Tue. Jul 23rd, 2024

Source: Ara Wagoner / Android Central

The Google Pixel 6 has captivated my attention since August when Google finally gave in after months of leaks and confirmed its flashy design and the Google Tensor chipset that would be powering it. After years of stagnation, it looked like Google was finally ready to get up off the bench and actually compete with Samsung, Apple, and OnePlus. However, I had to tamp down my enthusiasm and remind myself of Google’s track record so far.

See, for as long as we’ve had Pixel phones, there’s always been a fatal flaw. The Pixel 1 and 2 had huge bezels, the Pixel 2 XL had screen issues, the Pixel 3 had serious software bugs, and the camera had gotten stale. The Pixel 4’s battery was horrifically bad, and the Pixel 5 went mid-range, giving us the same basic internals as a $500 phone for $700 (and was discontinued when the $450 Pixel 5a launched with the same guts). I panicked over what the Pixel 6’s flaw might be, but after a week with the phone, I’m thrilled to report that I haven’t found an Achilles Heel on it.

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Google has finally delivered on its promise of a proper flagship phone and did so with a very competitive price, one of the best photography systems in the mobile market, and best of all, Tensor’s AI optimization. Google Assistant is finally as fast as you are for so many tasks, including instant voice typing, translation, and applying its secret sauce to your photos. While there’s a lot to love, there’s still a few minor quirks you’ll have to keep in mind before you pick up the new best Android phone.

No phone is perfect, but the Google Pixel 6 comes pretty darn close.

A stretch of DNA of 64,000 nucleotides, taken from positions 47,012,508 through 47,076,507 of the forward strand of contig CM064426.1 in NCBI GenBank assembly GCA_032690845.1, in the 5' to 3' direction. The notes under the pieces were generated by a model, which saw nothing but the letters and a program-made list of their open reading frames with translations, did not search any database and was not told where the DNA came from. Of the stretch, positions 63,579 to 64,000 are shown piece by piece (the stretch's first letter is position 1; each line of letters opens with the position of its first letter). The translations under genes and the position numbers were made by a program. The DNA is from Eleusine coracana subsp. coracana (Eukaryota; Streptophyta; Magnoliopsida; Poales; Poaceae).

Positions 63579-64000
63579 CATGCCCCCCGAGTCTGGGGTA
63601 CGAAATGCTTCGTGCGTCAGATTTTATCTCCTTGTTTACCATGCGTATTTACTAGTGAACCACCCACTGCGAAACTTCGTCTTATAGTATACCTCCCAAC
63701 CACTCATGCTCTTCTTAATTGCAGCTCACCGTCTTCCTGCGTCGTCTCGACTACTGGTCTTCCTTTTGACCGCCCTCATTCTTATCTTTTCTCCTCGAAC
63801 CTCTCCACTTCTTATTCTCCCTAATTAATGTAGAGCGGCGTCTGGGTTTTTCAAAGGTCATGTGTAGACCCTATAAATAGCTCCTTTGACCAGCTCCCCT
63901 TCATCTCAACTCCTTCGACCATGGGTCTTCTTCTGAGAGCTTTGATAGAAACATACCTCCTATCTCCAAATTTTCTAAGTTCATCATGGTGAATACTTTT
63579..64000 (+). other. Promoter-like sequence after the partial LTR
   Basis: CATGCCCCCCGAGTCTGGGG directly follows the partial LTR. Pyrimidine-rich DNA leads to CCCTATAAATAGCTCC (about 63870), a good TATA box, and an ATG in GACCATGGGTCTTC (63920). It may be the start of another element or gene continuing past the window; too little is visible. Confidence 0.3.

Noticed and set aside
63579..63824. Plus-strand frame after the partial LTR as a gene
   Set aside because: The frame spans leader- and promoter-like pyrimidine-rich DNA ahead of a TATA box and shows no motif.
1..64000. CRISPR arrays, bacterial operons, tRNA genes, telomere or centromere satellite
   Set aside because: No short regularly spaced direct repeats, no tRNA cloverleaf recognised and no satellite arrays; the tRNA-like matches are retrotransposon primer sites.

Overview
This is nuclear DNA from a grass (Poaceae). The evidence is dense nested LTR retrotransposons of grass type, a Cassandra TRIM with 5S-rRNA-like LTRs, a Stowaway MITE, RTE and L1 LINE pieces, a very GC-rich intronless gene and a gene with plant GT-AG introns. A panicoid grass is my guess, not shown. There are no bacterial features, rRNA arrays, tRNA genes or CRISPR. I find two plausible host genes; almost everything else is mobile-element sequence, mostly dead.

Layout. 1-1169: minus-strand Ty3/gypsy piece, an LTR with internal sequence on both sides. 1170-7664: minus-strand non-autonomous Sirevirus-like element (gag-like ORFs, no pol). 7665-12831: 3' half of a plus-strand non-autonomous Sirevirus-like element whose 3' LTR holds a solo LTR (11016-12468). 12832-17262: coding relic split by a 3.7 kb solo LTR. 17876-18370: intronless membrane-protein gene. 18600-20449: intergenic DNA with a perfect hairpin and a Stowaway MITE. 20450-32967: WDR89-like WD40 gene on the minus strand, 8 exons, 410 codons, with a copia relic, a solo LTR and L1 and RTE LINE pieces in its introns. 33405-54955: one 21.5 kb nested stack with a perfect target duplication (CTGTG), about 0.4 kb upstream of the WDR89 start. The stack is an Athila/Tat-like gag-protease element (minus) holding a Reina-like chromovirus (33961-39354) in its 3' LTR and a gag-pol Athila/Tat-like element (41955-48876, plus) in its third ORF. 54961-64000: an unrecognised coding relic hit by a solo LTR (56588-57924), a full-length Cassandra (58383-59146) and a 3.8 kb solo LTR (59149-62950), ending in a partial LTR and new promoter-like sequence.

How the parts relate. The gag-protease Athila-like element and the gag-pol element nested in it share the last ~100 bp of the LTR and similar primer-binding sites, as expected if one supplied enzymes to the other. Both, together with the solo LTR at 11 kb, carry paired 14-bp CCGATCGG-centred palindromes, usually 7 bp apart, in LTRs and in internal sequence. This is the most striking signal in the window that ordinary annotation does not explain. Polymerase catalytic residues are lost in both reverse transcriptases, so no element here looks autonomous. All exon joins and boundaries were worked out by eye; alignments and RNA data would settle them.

Google Pixel 6

Bottom line: After years of fatal flaws and stagnant design, Google has finally given us the shock-and-awe upgrade we’ve been waiting for. Tensor’s AI prowess makes most Assistant features feel magically fast. Major camera updates for both hardware and processing give us significantly better photos, especially when photographing people of color and moments of action.

The Good

  • Smooth, fast performance
  • Phenomenal camera upgrade
  • Material You is beautiful and cohesive
  • Call Screening is the best spam filter ever
  • Flashy design with fun colors

The Bad

  • You’ll either love or hate that thick camera bar
  • Screen could be brighter
  • Bezels might feel big to some

Google Pixel 6: Price and availability

Source: Alex Dobie / Android Central

Google debuted the Pixel 6 on October 19, 2021, and opened preorders the same day. The phone goes on sale on October 28 in the United States, Canada, Australia, Japan, Taiwan, Ireland, France, Germany, and the United Kingdom. In addition, the phone will also launch in Italy, Singapore, and Spain in 2022.

There are no stated plans for if and when the Pixel 6 might launch in South America, and it seems that the Pixel 6 is skipping India altogether, just as the Pixel 5a did this summer. Google gave issues with global supply chains and the current shipping crisis as the reasons for this, but maybe if Google can get production up the way they want, we might see it launch in more countries next year.

The starting price of the Pixel 6 is $599, with 128GB of storage and support for sub6 5G. You can move up to $699 to get 256GB of storage, and the Verizon model of the Pixel 6 with mmWave 5G support also starts at $699. Given that there’s no microSD slot, carefully consider how much storage you need for your Pixel 6, especially considering how much storage 4K videos can take up.

Google Pixel 6: Daring design

Source: Ara Wagoner / Android Central

The Pixel 6’s design has been an open secret for the better part of 2021, so much so in fact that in August, Google finally gave up on trying to quash the leaks and just revealed the design and the color options in a teaser announcement. The design is head-turning for a number of reasons, from the two-tone coloring of the back panels to that big honking camera bar across the top to the flat 6.4-inch screen up front that meshes with the black bumper to make it seem like the Pixel 6 has huge bezels.

A flat screen makes even slim bezels feel huge.